Now in his sixth year programming the National Theatre's three-month, outdoor mega-festival Watch This Space, Angus MacKechnie talks to Sideshow about the WTS residencies, stretching the budget, and pulling in the Alan Bennett audience.
So for the last couple of years at least WTS has kicked off with a series of week-long residencies. How do those work? What's offered?
It's varied actually – everyone is different. One of the key things behind the residencies is my very, very small budget, because by offering a company a week's worth of work I can get value in terms of what I'm able to put out there. And the Gandinis are a prime example of that – they're working in a much bigger group than if I booked them bit by bit by bit; they're up to a group of nine for Smashed! which is great. And then what we're able to do is include within that a commission – which this year Mimbre and the Gandinis are doing. In a different way it almost feels that Circus Space are doing it too – in that it's a brand new show that comes here. Now, it's a show they would do anyway, so it's a slight cheat, but it means we get new work and a density of performers I couldn't afford – over 15 – ever.
So there's a real pragmatic side to the residencies – and then the other side is that I really want people to engage with these companies as individuals and as artists, and I think that by having them here for longer than one show we really enable that. Hence we try always to put something participatory in – so we're not just ticking off the workshop box, but you can see those people do their work and then work with them. So that's very different again to running a circus workshop programme.
Also, to actually get to work with Sean and Kati from the Gandinis is pretty good – a free workshop with them. Particularly for Sean and Kati, who are at the top of their game, we did a professional workshop with them, which was again free and part of the programme, but you needed a level of skill... I really wanted to make sure we could get something out of it – for them and for the people taking part.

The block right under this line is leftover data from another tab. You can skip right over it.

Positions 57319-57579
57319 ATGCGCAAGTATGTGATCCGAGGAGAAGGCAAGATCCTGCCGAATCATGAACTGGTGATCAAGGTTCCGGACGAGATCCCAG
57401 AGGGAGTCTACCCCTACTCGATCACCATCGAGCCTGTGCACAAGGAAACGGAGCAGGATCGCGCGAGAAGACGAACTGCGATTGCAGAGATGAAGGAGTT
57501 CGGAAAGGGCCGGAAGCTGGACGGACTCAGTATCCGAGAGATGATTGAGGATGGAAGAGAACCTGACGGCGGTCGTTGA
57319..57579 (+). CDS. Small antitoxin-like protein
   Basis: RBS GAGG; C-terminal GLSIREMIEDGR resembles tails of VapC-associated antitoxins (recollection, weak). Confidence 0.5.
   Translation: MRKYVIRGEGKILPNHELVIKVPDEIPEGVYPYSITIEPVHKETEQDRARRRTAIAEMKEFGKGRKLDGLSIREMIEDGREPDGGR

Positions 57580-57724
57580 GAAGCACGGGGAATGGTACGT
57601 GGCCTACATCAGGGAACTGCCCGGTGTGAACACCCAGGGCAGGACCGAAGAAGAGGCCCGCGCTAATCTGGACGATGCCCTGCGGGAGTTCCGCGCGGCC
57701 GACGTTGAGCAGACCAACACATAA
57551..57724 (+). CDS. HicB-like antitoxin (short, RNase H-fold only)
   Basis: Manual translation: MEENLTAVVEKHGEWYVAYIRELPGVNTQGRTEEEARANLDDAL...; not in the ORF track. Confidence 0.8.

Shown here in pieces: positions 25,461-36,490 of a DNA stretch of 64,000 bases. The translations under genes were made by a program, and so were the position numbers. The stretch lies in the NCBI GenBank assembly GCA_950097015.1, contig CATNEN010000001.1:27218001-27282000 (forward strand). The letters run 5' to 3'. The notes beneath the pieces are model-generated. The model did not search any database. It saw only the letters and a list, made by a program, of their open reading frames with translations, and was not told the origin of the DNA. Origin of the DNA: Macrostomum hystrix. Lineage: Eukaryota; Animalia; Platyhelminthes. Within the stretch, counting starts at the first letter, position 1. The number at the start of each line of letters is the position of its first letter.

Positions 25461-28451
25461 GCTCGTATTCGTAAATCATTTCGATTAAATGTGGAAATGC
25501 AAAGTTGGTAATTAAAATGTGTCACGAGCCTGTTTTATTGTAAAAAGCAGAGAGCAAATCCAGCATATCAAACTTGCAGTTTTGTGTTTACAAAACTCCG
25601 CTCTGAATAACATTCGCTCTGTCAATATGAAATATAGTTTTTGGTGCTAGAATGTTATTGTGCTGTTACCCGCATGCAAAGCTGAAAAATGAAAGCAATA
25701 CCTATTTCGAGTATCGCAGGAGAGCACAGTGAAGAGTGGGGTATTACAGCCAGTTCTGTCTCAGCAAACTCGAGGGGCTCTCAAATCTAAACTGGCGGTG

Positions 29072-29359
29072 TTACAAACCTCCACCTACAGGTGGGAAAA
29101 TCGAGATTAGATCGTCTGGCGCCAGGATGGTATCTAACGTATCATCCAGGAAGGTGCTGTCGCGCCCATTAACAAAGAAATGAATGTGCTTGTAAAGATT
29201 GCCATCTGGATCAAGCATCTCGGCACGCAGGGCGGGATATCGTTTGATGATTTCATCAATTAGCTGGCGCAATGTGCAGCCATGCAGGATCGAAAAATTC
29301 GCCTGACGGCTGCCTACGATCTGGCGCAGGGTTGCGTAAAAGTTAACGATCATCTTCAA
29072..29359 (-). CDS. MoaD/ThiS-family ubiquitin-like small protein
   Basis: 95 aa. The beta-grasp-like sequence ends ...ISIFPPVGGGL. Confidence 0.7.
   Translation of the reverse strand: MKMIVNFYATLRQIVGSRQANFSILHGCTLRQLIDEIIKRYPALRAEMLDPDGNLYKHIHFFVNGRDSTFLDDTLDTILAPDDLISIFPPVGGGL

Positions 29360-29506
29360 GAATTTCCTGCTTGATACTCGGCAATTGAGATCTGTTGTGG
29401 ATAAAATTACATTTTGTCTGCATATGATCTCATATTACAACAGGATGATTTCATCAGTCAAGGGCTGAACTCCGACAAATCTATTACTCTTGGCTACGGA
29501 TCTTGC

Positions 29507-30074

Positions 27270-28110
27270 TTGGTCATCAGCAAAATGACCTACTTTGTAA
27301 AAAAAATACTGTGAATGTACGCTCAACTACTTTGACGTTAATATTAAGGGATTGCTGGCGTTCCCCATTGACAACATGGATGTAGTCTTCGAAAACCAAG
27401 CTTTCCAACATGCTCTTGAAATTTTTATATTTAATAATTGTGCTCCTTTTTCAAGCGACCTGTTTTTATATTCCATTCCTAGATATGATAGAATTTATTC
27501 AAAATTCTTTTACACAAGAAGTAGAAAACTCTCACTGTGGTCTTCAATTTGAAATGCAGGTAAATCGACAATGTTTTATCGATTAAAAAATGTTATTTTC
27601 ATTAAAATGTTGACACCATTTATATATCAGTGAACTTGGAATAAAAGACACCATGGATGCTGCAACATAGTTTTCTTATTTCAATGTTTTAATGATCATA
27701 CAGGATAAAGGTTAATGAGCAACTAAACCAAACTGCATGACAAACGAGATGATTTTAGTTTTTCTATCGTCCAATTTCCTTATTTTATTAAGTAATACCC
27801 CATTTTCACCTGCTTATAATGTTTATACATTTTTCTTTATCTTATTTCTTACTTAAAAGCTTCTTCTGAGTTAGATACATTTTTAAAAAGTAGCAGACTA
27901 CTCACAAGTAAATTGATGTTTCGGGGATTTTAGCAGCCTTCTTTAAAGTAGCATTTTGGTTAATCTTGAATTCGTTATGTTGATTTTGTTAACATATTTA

They all work differently. Mimbre have been down at the National Theatre Studio for a week this year, which is completely financed by the Studio separately. Again, if I didn't have them for a week I don't think my colleagues at the Studio would invest in the same way. And they've created a very, very different piece of work to their usual stuff – again that's the freedom of a week where they can work in their case with a group of ten. So they're stretching themselves and now we've got a Mimbre piece with ten people in it. It's not finished yet; it'll be a bit rough and ready I hope, because the residency week allows that.
Another thing is it's so much nicer for us working on it – to be able to work with a company for a longer period, even a week. It's very different from just doing the show get-in, lighting it and then immediately doing the get-out, when you don't end up having any relationship with the artists and the work doesn't develop in the space.
Do you have any way of knowing what sort of proportion of the audience end up coming back and seeing the work again?
I can't pretend we have really good data on it because we don't. And I'm loath to talk it up too much actually, because I think a lot of outdoor work comes up with crazy figures of thousands come and engage and I know the space and they can't fit that many people in there. Anecdotally, I know I see the same people out there a lot. I can recognise patterns of when people arrive with their programme in a very specific place at a very specific time – you do start reading that. And there are a lot of regulars – people who know who we are – and also you get a pattern of obviously during the day it's much younger and that's where we put all the young people's stuff. I see parents carefully scouring the programme and working out what to do... but it can only be anecdotal.
It seems like there's a big coincidental audience – people passing by on the South Bank, and then disgorged audiences coming out of the NT main theatre.